As I spoke with my coworkers today about the Boston Bombers, I got into a heated argument with them over motive. I attempted to point out that we shouldn’t make any conclusions about the two young men being Muslim until we know if that had anything to do with their motives. I immediately had to listen to a coworker tell me that it wasn’t right for them to come here and blow our stuff and our people up. Another coworker said it was wrong for them to kill little children.
While I agreed with them that it is wrong to kill anyone, for any reason, I mentioned the fact that, on the same day as the bombing in Boston, 75 people were killed and 350 injured in attacks in Iraq. While my two coworkers agreed that it, too, was wrong, one reiterated that it didn’t justify “them” coming to American and killing Americans.
“Why not?” I asked. To me, I can see where citizens of Iraq and Afghanistan would want revenge for what the United States did to their country, including the millions that we’ve killed. The United States has clearly made people hate them since their continued involvement overseas since 2001.
“Because we never did anything to them,” my coworker replied.
“We destroyed their country,” I replied.
“Yeah, okay,” piped in my other coworker, “but that doesn’t mean they have to come here and kill little children.”
“Do you really think that they were thinking about how many small children they were going to kill when they set out on this? The US, too, has killed thousands of innocent children in Iraq and Afghanistan,” I said, hoping still to introduce some logic.
“No, they probably weren’t. But, man, I think we might have to watch out for you. You really hate America.” With that, coworker #2 left. My first coworker, who readily admits not knowing anything about history or current events decides to keep going.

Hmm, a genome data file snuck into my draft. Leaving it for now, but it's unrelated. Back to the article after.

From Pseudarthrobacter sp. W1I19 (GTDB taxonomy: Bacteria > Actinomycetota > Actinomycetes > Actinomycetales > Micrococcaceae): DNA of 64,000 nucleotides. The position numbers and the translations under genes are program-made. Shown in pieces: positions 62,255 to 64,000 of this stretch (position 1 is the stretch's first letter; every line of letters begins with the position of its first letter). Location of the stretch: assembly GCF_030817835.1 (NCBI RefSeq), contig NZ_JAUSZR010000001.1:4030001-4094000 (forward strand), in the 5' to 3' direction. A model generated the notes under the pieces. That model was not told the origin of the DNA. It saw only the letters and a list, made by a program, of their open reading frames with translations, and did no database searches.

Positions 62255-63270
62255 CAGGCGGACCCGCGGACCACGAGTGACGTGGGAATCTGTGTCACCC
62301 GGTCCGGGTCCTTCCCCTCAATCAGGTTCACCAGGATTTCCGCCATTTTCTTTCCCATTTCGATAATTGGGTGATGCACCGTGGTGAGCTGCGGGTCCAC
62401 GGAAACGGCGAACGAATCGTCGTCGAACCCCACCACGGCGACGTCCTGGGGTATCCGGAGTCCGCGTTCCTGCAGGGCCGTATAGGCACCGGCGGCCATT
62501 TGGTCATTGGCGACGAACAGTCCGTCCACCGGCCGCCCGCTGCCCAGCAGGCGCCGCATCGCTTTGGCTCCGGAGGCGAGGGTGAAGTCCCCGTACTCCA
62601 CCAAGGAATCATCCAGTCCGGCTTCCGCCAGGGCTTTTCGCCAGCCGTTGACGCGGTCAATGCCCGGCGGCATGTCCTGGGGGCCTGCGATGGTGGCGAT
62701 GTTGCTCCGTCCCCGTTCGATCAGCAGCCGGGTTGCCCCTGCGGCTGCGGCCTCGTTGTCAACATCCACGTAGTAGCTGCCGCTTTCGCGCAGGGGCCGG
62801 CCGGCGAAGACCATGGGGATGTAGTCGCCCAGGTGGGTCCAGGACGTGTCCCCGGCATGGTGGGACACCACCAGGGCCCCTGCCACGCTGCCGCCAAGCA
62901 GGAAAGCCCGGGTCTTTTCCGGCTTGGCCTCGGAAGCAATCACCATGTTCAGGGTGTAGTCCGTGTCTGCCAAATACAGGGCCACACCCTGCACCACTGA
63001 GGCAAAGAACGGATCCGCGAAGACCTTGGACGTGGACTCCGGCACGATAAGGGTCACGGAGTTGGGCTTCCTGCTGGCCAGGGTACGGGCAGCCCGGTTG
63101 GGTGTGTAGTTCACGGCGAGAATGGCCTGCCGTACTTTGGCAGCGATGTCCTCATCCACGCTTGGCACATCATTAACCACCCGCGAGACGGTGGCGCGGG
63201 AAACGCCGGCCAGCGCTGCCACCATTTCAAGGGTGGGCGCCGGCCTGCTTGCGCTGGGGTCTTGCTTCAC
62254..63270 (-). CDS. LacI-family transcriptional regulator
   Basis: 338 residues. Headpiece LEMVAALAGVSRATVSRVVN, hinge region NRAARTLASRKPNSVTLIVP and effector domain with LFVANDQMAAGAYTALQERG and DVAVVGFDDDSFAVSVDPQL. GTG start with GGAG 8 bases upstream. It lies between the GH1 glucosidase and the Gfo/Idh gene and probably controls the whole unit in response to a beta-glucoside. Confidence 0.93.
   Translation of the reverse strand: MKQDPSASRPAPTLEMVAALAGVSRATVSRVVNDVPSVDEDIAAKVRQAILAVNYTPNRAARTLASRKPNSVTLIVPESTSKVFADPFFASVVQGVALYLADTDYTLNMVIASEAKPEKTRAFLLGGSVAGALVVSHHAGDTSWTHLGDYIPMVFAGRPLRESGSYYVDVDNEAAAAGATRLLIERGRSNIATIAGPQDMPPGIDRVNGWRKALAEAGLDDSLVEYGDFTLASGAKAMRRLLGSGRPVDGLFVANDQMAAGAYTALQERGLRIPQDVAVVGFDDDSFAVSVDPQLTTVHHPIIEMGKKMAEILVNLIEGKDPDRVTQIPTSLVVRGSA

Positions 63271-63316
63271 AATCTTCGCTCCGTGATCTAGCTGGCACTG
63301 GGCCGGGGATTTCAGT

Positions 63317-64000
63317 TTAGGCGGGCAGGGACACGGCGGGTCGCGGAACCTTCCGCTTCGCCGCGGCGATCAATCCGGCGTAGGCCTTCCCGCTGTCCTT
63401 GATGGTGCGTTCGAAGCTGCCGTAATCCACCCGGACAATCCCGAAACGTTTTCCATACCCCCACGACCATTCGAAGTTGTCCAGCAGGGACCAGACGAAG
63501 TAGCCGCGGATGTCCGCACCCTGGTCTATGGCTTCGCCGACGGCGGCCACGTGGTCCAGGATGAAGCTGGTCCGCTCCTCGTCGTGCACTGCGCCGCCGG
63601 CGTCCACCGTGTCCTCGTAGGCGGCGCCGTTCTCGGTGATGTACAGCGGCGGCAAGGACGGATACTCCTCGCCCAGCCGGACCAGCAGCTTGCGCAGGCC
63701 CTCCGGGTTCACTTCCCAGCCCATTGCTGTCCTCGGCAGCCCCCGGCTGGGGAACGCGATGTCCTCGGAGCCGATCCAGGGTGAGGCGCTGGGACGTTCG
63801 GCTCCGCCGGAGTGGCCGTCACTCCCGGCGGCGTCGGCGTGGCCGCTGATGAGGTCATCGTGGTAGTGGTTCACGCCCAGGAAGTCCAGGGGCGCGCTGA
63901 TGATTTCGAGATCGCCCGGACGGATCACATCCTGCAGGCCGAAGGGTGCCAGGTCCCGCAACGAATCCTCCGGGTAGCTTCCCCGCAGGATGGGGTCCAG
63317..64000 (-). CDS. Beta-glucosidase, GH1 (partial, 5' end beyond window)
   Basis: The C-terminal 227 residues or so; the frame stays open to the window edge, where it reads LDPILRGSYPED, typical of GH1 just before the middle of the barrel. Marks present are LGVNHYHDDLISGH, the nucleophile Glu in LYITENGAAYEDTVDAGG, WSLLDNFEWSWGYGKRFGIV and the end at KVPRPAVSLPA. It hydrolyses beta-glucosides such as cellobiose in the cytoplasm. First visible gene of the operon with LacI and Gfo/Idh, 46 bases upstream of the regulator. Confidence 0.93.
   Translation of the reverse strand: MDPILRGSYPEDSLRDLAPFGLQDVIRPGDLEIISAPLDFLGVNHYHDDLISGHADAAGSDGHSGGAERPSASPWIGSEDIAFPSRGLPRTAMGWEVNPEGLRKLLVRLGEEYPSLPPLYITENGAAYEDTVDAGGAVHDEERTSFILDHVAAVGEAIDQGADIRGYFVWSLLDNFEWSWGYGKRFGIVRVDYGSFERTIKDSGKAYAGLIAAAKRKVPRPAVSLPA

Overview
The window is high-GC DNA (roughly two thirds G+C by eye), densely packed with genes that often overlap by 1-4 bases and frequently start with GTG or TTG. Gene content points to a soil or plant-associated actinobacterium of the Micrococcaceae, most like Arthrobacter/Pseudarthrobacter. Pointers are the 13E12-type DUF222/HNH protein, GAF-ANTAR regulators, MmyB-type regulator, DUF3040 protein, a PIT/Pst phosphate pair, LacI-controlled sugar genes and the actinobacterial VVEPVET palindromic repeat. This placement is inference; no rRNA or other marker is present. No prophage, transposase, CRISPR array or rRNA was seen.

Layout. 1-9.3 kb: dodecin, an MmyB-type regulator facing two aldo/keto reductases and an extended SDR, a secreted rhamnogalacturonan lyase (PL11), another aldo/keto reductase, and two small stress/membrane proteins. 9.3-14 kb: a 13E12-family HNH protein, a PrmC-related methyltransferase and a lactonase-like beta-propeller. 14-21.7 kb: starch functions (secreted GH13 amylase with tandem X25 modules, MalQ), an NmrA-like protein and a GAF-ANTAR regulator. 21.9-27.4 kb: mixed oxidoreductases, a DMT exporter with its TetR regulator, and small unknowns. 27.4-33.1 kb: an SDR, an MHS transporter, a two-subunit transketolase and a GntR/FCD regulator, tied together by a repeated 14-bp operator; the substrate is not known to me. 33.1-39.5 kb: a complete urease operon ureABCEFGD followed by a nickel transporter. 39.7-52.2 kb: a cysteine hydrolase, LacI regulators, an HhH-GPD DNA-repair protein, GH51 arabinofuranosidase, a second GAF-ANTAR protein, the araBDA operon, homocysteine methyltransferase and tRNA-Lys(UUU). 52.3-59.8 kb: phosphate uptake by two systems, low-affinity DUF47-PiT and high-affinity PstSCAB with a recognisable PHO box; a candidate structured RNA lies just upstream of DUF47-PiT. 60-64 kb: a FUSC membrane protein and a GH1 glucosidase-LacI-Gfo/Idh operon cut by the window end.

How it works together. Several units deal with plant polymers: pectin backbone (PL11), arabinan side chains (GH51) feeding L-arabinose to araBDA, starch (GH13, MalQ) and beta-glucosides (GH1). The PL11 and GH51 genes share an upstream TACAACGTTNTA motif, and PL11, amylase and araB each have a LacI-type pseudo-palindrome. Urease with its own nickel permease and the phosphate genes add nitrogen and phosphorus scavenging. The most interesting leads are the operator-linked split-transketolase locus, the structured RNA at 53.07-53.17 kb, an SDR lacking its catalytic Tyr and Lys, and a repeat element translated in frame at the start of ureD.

“I’m not going to argue with you, but “they” have no right coming to this country and killing Americans.” My mind was boggled by the fact that this coworker could not see the fact that the United States has gone to other countries for ten years or more and done the same thing.
“You do realize that they’ve been here for ten years and, mostly, fit in. So something happened in the last couple of years to make them become who they are now.”
“Yeah because them Muslims prey on lonely people and he was Muslim. He shouldn’t come here and do this.”
“But we don’t know yet if his religion had anything to do with it.”
“They probably did. You know how they are. They hate us.”
“And why do you think they hate us? We destroyed Iraq and Afghanistan for no good reason and continue killing innocent people today.”
“Then they should go back to Iraq and not kill us innocent Americans.”
“They weren’t from Iraq. They were from Chechnya.”
“Same thing. They’re all close by each other.” Yes, I face palmed at this comment by my coworker. Grozny, Chechnya is 1808km (1123.4 miles) and a 25 hour car ride to Baghdad, Iraq. It is 3,444km (2140 miles) and a 43 hour car ride between Grozny, Chechnya and Kabul, Afghanistan. So, no, they are not even close to each other.
“No really, they’re not. And they are angry about the United States’ constant meddling in the Middle East.”
“Well, they asked us to come to Iraq and Afghanistan and help them.”
“They did not.”
“Yeah they did.”
“No one asked us for help with anything.”
“Yes, they did. And these boys are connected to it. But I’m not arguing anymore with you. You’ve got too many radical ideas.” And with that, my coworker left me shaking my head as to why I even attempted to discuss the entire situation.
So, there you have it. I have radical ideas because I try to inject some rational thought, logic, and understanding into a conversation. I try not to jump to conclusions and not make any decisions until all the facts are in. Unfortunately, the people I work with prefer to believe America is the greatest country on Earth and does nothing wrong. This is why they will never be able to understand why anyone would want to kill Americans and why they will never be able to step back and see the other side’s view. When you can’t do that, you will never be able to understand international relations or other cultures. Because of this, they will never be able to begin building bridges towards peace.
For the record, 2,996 civilians and 19 hijackers were killed on 9/11. Estimated deaths in Iraq through 2012 are over 100,000. Civilian casualties in Afghanistan to date is about 21,690, which is considered an underestimate. These are casualties only and don’t include the injured, only the dead. I wonder when it will be worth it. How many Iraqis and Afghanistanis equal one American?